The new nuclear submarine fleet under the AUKUS partnership is expected to cost Australia as much as 171 billion Australian dollars (USD 121.7 billion) and will not be deployed for at least two decades, according to a report from the Australian Strategic Policy Institute (ASPI).
"Since the longer schedule of a continuous build would give the out-turning more time to take effect, the out-turned cost would be between USD 153 billion and USD 171 billion," the report said.
At the same time, the think tank expects the initial cost of the project to be at least 70 billion Australian dollars. However, in reality, it may turn out to be more than twice as expensive, given the need for protective nuclear safety measures, the report said.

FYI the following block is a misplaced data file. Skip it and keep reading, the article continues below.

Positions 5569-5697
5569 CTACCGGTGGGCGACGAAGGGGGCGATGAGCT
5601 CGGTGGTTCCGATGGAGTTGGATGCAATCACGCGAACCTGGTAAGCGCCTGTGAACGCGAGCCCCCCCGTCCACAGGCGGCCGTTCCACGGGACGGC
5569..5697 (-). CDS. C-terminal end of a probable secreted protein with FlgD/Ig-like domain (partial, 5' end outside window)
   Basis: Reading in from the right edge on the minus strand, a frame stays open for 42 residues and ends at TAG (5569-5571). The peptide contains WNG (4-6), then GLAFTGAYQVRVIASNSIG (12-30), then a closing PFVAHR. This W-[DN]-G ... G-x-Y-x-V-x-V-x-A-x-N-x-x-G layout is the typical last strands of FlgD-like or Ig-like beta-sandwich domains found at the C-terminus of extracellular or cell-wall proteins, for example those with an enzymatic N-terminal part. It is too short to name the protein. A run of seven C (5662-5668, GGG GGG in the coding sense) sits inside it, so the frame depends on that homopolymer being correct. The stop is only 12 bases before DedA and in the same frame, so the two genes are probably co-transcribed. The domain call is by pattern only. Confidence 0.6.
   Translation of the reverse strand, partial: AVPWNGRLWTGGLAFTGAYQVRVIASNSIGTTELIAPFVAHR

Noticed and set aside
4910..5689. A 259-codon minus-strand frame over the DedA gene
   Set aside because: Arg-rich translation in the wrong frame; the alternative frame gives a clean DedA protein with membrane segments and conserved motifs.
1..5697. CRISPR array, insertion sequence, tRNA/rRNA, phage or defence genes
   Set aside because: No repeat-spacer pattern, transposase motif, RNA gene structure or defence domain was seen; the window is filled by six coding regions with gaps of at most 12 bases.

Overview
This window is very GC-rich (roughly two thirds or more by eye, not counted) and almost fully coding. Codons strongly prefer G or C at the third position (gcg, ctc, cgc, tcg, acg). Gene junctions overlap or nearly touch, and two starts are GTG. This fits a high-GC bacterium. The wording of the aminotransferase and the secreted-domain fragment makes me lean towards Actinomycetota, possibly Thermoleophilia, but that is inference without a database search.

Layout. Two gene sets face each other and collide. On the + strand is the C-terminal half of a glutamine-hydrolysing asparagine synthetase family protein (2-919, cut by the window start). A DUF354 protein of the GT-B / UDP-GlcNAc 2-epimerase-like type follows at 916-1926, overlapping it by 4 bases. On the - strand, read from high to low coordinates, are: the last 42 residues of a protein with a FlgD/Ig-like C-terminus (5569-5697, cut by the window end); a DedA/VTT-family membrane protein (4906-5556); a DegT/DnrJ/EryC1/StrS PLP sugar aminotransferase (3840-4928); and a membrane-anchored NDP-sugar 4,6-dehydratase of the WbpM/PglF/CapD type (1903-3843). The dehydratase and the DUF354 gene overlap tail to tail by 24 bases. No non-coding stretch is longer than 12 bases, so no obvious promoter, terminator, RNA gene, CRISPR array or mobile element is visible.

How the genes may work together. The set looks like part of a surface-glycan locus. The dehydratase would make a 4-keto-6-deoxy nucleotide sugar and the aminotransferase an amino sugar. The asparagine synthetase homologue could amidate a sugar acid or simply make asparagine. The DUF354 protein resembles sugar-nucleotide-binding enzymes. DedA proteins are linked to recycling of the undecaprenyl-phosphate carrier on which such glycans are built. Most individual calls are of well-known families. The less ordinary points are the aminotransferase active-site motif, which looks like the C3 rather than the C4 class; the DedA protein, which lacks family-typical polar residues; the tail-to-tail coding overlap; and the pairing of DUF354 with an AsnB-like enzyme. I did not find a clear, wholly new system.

"It's highly likely that it will cost substantially more once the cost drivers are more clearly understood. Those include both the US and UK moving to bigger submarine designs, our choice of build strategy, and the broader support system and infrastructure needed to operate nuclear submarines," the report added.
According to the institute, it will take at least two decades before Australia has a useful nuclear-powered military capability.
In mid-September, Australia, the United States and the United Kingdom announced the new trilateral defence partnership, which forced Canberra to give up on a $66 billion contract with France to develop 12 state-of-the-art conventionally powered attack submarines, as the alliance promises to enhance Australia's fleet with nuclear-powered submarines.
Australia's new project will take 18 months just to select a model of a submarine in the US and UK under the AUKUS partnership. However, ASPI believes that the deal will provide Australia with a regional strategic advantage.
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